All the donations were made on the same day? If that's true, let's be fair. Maybe Kroger did something particularly noble that day to battle corporate malfeasance. You know...something so extra-noble that all these lawyers thinking independently just happened to come to the same conclusion that integrity like this MUST be rewarded.

It's kind of like the way Sam Adams slid Beau some cash - not to keep him saying the right things in the upcoming investigation - but just to help a friend who needed to move. Sam is just that wonderful. In fact, given his own financial problems leaving cash envelopes for someone who could be testifying against him under oath, was even more wonderful than that. See, Sam knew how it would look but he was willing to help his friend anyway. What a magnificent guy!!!

Of course Kroger didn't put anybody under oath because...well, why ruin a heartwarming tale of generosity. Is there no end to the world's cynicism?

What's happened to trust anyway? Maybe there's some other good explanation with the lawyers' contributions. It's possible. I know! Kroger helped save some children that day but he can't mention it to protect their identities! But how did these lawyers find out all the way down there? Hmmm......

Uh oh, are you suggesting that they had a meeting and decided to slide Kroger some cash for the good of their firm? That it could help them do business in Oregon?????

Give me a second. I need a moment here. This is a little tough to bear.

Note, all the donations were made on the same day.

All the donations were made on the same day? If that's true, let's be fair. Maybe Kroger did something particularly noble that day to battle corporate malfeasance.

Or, maybe... just maybe... they had a fundraiser!

Oh no! A fundraising event! With lots of people! All giving money! All at once! Oh noes... Oh noes!!!!!

(Personal to Bill: This is where you regale us with another awesome tale of working as a caterer at one of those scandalous "fundraisers".)

That must've been one heck of a fundraiser. Coughlin bringing in employees from San Diego, San Francisco and Boca Raton just to help out little ol' John Kroger because of his go-get-'em reputation. Kroger's ah-shucks explanation sounds too much like Sally Field at the Academy Awards: "You like me, you really like me!"

Kari,
I wasn't a caterer - I was a banquet captain, waiter and houseman. You know, the type of person the Democratic Party used to represent before they sold out to the corporate interests.
Since you brought up the subject, you made a comment about the convention hotel that encapsulated everything that's wrong with your profession.
You said you were for the government plunging into the hotel business: "If we're losing out on tourism dollars because the private sector can't get its act together to build a hotel there, well, maybe the public should."
Kari, do you know how many hotels have been built in this country since the convention center opened?
Never mind the arrogance of talking about the private sector like that. There's a reason the private sector hasn't gotten to a gold-plated opportunity like this.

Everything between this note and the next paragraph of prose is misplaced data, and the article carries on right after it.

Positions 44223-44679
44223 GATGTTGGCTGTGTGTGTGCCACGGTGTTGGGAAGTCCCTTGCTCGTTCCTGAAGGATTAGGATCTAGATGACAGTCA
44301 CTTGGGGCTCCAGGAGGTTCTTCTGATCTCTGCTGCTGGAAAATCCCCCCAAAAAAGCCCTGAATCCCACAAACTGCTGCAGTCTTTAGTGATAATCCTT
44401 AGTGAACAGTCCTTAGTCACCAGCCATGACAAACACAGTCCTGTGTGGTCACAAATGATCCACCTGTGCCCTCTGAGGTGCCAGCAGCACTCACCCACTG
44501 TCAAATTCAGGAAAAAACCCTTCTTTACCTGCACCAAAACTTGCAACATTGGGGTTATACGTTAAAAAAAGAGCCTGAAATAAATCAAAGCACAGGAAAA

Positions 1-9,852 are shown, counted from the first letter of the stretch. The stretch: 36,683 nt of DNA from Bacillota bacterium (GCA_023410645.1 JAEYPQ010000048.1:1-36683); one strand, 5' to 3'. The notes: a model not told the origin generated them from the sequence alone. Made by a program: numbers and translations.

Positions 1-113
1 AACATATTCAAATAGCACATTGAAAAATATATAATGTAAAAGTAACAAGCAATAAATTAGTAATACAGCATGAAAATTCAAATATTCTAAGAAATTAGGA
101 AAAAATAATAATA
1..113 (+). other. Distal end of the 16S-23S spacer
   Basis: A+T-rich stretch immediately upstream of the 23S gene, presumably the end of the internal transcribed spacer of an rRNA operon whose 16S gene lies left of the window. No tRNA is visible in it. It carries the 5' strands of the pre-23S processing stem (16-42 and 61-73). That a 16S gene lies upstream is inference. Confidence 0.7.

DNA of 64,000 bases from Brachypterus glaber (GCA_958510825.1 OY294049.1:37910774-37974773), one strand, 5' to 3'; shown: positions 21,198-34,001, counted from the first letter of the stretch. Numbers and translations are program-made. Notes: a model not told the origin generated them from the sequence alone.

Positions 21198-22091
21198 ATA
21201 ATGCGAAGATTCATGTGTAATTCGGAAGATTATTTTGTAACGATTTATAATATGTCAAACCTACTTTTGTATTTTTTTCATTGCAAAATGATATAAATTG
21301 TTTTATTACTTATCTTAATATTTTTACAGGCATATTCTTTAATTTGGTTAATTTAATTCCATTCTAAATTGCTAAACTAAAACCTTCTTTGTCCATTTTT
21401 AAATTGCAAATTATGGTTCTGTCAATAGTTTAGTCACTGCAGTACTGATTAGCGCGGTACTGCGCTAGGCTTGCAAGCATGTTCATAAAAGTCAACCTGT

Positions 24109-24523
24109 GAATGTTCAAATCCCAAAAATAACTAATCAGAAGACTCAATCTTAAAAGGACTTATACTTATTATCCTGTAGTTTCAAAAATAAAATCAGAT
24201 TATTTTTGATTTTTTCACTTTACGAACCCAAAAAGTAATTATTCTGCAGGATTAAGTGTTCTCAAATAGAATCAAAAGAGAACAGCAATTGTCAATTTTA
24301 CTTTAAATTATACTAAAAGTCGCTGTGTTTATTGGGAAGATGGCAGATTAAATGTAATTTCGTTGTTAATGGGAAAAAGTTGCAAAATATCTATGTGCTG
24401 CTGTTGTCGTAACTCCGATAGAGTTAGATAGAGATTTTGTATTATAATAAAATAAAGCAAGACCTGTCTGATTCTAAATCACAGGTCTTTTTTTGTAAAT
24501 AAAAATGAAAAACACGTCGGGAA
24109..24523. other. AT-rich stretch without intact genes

And if I was a political operative for the Democratic Party, I would worry about getting my own act together.
And every now and then, think about ordinary working people who could be affected if your little central-planning committee rams through a hotel and then taxes the other hotels in the area to pay for it.
Try being a progressive more than a corporate hack.

In closing let me say that I waited many times on your hero Ron Wyden and always found him to be quite nice. We had a good talk when he grilled the tobacco executives and I could tell he was impressed with my knowledge of politics.

You should try putting on a waiter jacker for a few shifts. There's a real world out there that would give you a nice break from politics.

I tell you what: My cable access co-host, the late great James Shibley, was President of Local 9. Maybe we can get a union meeting together and invite you down to explain your snotty attitude to the waiters and hotel workers of Portland.

Hmm. Well, I didn't bring up the subject of the convention hotel, and I'm going to respect Jack's commenting policy by refraining from further comment.

You brought up the subject of my "catering" career which consisted of working in the Portland hotel business. Since you seemed to belittle it, I took the opportunity to remind you of a time when the unions mattered more to the Democratic Party and they weren't as fixated on the special interest cash flow from fundraisers and the like.

I realize you are beholden to the Democratic establishment, and it's good business to defend them. But it's bad business to belittle Local 9 as I'm sure any of your politician clients would tell you.

Maybe that's your point: Stories from when people actually worked in union jobs don't belong in the rarified atmosphere of the blogosphere. Maybe my stories don't interest you, but I can guarantee you the waiters at these banquets are often a lot more interesting than you probably imagine.

Next time you go to a fancy convention and build an anecdotal case for a government-funded hotel based on talking to the head guy from the group, talk with some working people.

All the best politicians I've met seem to enjoy it. It's a nice break for them from all the people around them angling to build their website or whatever.